Writer's Workshop - What exactly are they writing...??

Discussion in 'Elementary Education' started by 773 Miles Away, May 23, 2010.

  1. 773 Miles Away

    773 Miles Away Comrade

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    May 23, 2010

    So i'm thinking of trying the writer's workshop method next year (4th grade)... but I'm a bit stuck on the actual writing part... lol.

    I understand you do a mini lesson .. then they write for about 35 or 45 minutes while I conference... then they share. The mini lesson and the sharing part is clear... but while I'm conferencing... what exactly are the other students writing about?

    It's not suppose to be a journal of what they did or what they're feeling, correct? So are they just starting some sort of fictional narrative? Do they write a small moment from their own lives? Are they working on persuasive pieces or more formal essays? If I do a mini lesson on sentence variety, for example, they can certainly apply that to their writing... but what is the overall topic of what they're writing about?

    Also, on the next day, do they start a brand new piece? Continue from the day before?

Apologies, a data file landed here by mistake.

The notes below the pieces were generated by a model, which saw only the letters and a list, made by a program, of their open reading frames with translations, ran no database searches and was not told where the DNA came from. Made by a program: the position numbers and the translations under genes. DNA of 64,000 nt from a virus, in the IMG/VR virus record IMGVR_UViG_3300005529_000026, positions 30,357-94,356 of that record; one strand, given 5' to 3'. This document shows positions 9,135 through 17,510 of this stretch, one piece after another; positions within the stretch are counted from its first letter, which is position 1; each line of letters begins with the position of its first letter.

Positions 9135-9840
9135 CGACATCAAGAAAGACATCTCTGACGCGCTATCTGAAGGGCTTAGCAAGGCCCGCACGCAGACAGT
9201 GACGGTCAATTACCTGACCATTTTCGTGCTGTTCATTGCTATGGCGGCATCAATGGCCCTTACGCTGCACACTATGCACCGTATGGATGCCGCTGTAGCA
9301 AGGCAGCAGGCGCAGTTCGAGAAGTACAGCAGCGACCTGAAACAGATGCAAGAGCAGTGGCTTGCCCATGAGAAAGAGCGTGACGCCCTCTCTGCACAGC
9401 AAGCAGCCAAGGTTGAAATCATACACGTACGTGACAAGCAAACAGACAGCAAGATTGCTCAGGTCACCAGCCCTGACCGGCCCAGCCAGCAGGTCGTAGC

I think what would help me understand it more would be if I could actually see an example of a student's writer's notebook. It's mainly a concern for how to start it. Are there any examples online?
     
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  3. Mrs. R.

    Mrs. R. Connoisseur

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    May 23, 2010

    Here's how my workshop works... we do genre studies, so we are reading and writing in a particular genre. For example, during our study of memoirs, we read excerpts from memoirs as our shared texts and students work on writing their own memoirs. Sometimes during their crafting time they are working on a specific task for me ("Find three examples of great first lines in the memoirs we've shared; explain what makes them great.") in their writing notebooks OR they are working on their own writing. Students may also be conferring with each other while I am conferring, too.

    As for the writer's notebooks, they are NOT journals. The two books that helped me the most were Notebook Know-How by Amy Buckner and Lessons for the Writer's Notebook by Ralph Fletcher.
     
  4. czacza

    czacza Multitudinous

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    May 23, 2010

    While I'm conferring, my students are writing within the unit of study we are in. So right now, we're in a unit of study on poetry-everyone is writing poety in their notebooks, or revising old pieces, copying poems from their notebooks onto 'poetry paper'....
     

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